He is not a top athlete, and he doesn’t have a high level of skill with post footwork, so he has to learn to use angles, leverage and physicality by finding the defense and sealing them to create high percentage shots that don’t require great footwork or touch in the post. He has a good hook attacking the midline and an ability to counter baseline with a spin move. He communicates on defense. He is a very active rebounder and this is without question his best skill. However, he is a liability on the floor at the end of games since he is a poor free throw shooter.

Boris Dallo #48 – Dallo has great size for the point guard position, with very good court vision. He sees passing angles and plays before they develop. However, he can be a high turnover point guard since his teammates don’t read and process plays as quickly as he does and he throws passes based on where his teammates should go, not necessarily where they do go. He over dribbles at times, which allows the defense to recover, taking away the offensive advantage that was created off of the ball screen action. He has to learn to pitch the ball ahead and move the ball as quickly as possible to allow his team to take advantage of closeout defense.

Furthermore, he uses his physical size to finish well around the rim. He doesn’t have great mechanics on his shot as he brings the ball from the left side of his face. Specifically, he is moving the ball from the right side of his body at the beginning of his shot, to the left side of his body in the middle of his shot, back to the right side before the release and then up towards the basket at the point of release. He is a player teams are going to go under or switch on in ball-screen coverage and shrink the floor to force him to make outside shots.

Dallo doesn’t give great effort as an on-ball defender and is often times out of stance, resting on defense when he is in the help side position. Lacking high effort on defense combined with average lateral quickness makes him a defensive liability against guards with a great first step. He cannot defend his position at the elite level.

Michael Fusek #67 – For a 7’3 prospect who recently added muscle mass, I was impressed with Fusek’s upside. He is a player I can see drastically improving over the next two years if he joins a club that will create a development plan for him. He blocks shots without fouling, using his length to block and then secure the shot instead of trying to swat the ball out of bounds. However, he needs to work on improving his quickness in 10-20 foot races in the half court – racing to a help-side defensive position, racing to create separation from his defender when setting a ball screen, or racing for an out of area rebound.

Fusek has good mobility for his size, but he can really evolve as a prospect when he has great mobility for his size. He is often times behind the ball in transition, taking him away from his greatest scoring strength, which is being around the rim for lobs, dump downs and put backs. Because of this, he is often times caught on back to back possessions in between the three-point lines. He will get rebounds, make an outlet pass and then wait one to two seconds before really trying to race the floor. He has to be able to make an outlet pass and then immediately take off down the floor. He is a willing passer from the post. When he adjusts to his new body and embraces racing the floor, he will be very intriguing as a prospect.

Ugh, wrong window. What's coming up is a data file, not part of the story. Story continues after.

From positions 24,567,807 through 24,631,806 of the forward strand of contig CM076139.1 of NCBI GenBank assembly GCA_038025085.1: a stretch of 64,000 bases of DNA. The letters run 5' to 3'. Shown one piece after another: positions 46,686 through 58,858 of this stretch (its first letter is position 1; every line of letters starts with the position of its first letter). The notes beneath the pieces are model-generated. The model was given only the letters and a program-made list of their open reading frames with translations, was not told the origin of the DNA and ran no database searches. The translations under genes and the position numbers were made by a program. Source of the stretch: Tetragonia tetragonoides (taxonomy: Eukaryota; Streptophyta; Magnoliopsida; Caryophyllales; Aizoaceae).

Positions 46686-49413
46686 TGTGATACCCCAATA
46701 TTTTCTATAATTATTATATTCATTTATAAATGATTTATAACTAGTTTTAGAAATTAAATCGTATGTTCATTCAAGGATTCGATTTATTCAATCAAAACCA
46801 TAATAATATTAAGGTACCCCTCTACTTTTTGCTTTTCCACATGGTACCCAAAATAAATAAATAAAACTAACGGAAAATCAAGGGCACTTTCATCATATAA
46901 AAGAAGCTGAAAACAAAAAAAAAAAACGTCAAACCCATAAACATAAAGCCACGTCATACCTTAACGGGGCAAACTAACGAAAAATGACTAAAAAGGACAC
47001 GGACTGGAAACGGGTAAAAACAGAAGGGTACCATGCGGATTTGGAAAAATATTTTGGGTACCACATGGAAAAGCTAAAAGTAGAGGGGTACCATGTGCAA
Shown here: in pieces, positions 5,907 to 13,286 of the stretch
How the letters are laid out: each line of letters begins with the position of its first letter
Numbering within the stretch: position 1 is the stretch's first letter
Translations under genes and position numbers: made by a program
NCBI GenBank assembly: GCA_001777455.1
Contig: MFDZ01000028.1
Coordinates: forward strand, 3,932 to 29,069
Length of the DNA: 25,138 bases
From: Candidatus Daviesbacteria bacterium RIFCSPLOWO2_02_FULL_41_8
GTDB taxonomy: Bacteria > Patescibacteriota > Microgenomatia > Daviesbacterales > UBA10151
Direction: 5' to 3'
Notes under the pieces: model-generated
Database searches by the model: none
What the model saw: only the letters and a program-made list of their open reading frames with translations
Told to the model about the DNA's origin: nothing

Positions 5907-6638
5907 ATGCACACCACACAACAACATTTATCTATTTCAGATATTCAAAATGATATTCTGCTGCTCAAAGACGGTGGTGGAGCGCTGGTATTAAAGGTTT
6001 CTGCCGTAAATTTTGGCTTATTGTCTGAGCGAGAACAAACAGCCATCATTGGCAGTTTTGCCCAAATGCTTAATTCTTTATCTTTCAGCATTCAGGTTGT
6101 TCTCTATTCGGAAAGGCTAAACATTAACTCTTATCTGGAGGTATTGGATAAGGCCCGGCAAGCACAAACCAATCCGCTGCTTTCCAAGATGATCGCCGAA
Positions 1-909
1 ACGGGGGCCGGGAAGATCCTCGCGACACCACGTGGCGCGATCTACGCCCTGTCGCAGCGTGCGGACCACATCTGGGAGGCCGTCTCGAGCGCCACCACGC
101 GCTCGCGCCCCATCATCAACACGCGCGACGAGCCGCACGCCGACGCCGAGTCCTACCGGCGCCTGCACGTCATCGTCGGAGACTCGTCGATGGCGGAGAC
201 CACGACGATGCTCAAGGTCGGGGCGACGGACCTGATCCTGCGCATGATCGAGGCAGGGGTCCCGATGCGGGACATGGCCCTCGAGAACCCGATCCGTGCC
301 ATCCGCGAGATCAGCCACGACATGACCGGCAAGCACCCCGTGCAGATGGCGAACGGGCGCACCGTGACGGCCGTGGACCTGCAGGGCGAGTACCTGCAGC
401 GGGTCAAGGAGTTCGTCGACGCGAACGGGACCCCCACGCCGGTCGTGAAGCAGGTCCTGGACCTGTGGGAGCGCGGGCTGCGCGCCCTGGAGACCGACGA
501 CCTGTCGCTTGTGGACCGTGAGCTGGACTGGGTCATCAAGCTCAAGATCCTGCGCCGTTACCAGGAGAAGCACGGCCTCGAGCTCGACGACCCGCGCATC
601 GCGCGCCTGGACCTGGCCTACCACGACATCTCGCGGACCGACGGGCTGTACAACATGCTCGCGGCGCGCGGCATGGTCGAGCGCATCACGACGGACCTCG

Arnoldas Kulboka #37 – Kulboka has a good basketball IQ for his age. He is one of three players born in 1998 in the camp and one of the better wings at reading the defense on cuts and off ball screens. If he makes a backdoor cut, and you jump to the paint, he will read the defender and pop back to the three-point line for a wide open shot. If you shoot the gap on a pin down, he will read the defender and fade to the corner.

He has great shooting mechanics with a high arch that can develop to a consistent three-point threat from NBA range or further. He is a good athlete, but he has not embraced playing an athletic brand of basketball. He has a slight build and doesn’t play with a physical mind set. Very rarely is he making an out of area rebound or making an early effort to fly in from the wing for a tip dunk or tip in. He has the ability to become a great shot fake player with his ability to space the floor. He struggles to stay on his driving angle with contact from defender as he allows the contact to knock him off course of his scoring angle.

Kulboka can make plays for others off of two dribbles or less and is a willing passer, but he has to continue developing his ability to read help side defenders. Defensively, he can contain wings off of a close out and chest them up, keeping them out of the paint. But when he switches on to a guard in a pick-and-roll situation, he gets beat on late turns (i.e. when a playmaker turns the corner on a defender by the second dribble, giving them a direct driving angle to the rim). He is young, inexperienced and doesn’t have the extra gear yet where he can take over a game offensively. He has to develop his motor and physicality to continue to grow into a real high-level prospect, but the potential is there.

Basketball Insiders will have more updates as Eurocamp in Italy rolls on.

Ryan Pannone is the Associate Head Coach in Pro A Germany for the Hanau White Wings and the NBA director of development for the Pro Training Center, where he has worked with over 50 NBA players in the last 11 years. Ryan is also the director for offseason player development for the LG Sakers of the Korean Basketball League for the last two years and co-owner of Ryan been an assistant coach in the NBA D-League with the Erie BayHawks, NBA Summer League Assistant Coach for the Memphis Grizzlies and Assistant Coach for the Foshan Lions in the Chinese Basketball Association as well as serving a basketball adviser to Basketball Insiders.


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About Ryan Pannone

Ryan Pannone

Ryan Pannone is the Associate Head Coach in Pro A Germany for the Hanau White Wings and the NBA director of development for the Pro Training Center, where he has worked with over 50 NBA players in the last 11 years. Ryan is also the director for offseason player development for the LG Sakers of the Korean Basketball League for the last two years and co-owner of Ryan been an assistant coach in the NBA D-League with the Erie BayHawks, NBA Summer League Assistant Coach for the Memphis Grizzlies and Assistant Coach for the Foshan Lions in the Chinese Basketball Association as well as serving a basketball adviser to Basketball Insiders.